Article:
In Tokyo, Workers Share an Office With an Urban Farm

Shaunacy Ferro
Hélène Veilleux
Hélène Veilleux / Hélène Veilleux

Japan is an incredibly dense, urban country, with little room for sprawling farms, and more than half the country’s food is imported from other countries. But new methods of urban farming—in places like an underused semiconductor factory and on train station roofs—are helping offset that. 

French photographer Hélène Veilleux went inside one of these farms hidden inside the concrete jungle. At the headquarters of Pasona, a human resources firm based in Tokyo, plants and workers intermingle in an office building-slash-hydroponic farm designed by the architecture firm Kono Designs.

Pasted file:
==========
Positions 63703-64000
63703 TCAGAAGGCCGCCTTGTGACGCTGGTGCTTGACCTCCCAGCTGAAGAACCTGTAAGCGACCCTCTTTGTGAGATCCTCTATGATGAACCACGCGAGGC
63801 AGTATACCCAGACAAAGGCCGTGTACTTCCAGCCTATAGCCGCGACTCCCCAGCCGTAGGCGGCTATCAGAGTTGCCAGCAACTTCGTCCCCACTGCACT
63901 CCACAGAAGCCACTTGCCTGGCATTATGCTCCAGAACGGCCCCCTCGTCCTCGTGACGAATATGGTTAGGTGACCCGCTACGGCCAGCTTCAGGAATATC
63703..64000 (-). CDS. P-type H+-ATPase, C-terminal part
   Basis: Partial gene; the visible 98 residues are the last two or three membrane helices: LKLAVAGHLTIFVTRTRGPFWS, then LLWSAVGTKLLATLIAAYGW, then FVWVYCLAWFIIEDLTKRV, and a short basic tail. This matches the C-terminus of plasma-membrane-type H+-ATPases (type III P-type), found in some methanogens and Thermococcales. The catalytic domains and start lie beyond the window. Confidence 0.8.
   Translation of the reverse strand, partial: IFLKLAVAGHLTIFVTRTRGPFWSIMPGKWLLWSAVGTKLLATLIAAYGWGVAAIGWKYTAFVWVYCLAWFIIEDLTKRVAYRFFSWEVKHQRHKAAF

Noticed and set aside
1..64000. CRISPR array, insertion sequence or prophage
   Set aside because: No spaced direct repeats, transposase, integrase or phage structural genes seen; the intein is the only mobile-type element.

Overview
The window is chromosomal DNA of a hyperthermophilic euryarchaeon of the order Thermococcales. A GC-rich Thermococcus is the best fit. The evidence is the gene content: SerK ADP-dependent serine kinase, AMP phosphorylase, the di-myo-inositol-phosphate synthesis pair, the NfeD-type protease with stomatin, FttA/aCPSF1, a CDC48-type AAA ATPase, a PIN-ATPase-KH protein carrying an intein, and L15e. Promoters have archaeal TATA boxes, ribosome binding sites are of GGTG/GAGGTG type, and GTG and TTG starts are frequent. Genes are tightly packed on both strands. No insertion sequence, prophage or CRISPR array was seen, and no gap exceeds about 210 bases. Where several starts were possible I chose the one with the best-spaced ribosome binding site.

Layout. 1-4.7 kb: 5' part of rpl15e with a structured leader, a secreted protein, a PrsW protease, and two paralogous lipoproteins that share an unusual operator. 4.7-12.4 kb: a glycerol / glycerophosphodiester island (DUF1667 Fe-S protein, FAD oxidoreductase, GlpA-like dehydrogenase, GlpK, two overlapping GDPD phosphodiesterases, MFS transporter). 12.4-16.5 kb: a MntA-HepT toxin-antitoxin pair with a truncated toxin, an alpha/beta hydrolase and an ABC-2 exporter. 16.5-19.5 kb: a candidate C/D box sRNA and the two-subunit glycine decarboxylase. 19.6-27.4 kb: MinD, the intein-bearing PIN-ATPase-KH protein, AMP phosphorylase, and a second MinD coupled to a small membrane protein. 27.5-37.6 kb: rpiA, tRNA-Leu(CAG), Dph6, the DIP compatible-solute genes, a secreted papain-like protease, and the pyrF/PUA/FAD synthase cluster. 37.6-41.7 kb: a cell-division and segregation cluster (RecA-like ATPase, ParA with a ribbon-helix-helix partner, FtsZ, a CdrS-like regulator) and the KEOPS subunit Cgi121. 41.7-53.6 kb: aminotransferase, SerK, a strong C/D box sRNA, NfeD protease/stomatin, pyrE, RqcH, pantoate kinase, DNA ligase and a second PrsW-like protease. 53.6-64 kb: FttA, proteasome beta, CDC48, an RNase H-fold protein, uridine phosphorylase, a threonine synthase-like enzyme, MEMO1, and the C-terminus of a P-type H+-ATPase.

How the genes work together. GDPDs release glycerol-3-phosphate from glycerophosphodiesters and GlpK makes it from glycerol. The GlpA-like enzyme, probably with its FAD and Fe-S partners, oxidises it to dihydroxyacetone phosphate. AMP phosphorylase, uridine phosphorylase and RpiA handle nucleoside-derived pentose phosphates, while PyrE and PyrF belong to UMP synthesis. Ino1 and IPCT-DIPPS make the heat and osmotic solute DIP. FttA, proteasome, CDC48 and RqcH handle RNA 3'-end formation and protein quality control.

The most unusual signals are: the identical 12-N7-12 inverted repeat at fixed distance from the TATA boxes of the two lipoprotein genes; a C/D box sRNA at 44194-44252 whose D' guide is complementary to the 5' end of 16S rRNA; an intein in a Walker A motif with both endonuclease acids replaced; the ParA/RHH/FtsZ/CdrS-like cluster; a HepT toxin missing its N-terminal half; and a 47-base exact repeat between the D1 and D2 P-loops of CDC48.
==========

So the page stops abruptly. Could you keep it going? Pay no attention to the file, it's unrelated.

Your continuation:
With 200 species of fruits, vegetables, and rice growing over 43,000 square feet, office workers are constantly surrounded by agriculture. Tomato vines dangle above conference tables, and the lobby features a rice paddy. Flowers and fruit trees grow on balconies. 

Here's what's hidden inside Pasona's headquarters: 

Check out more of Veilleux's photos on Flickr

[h/t: Bored Panda]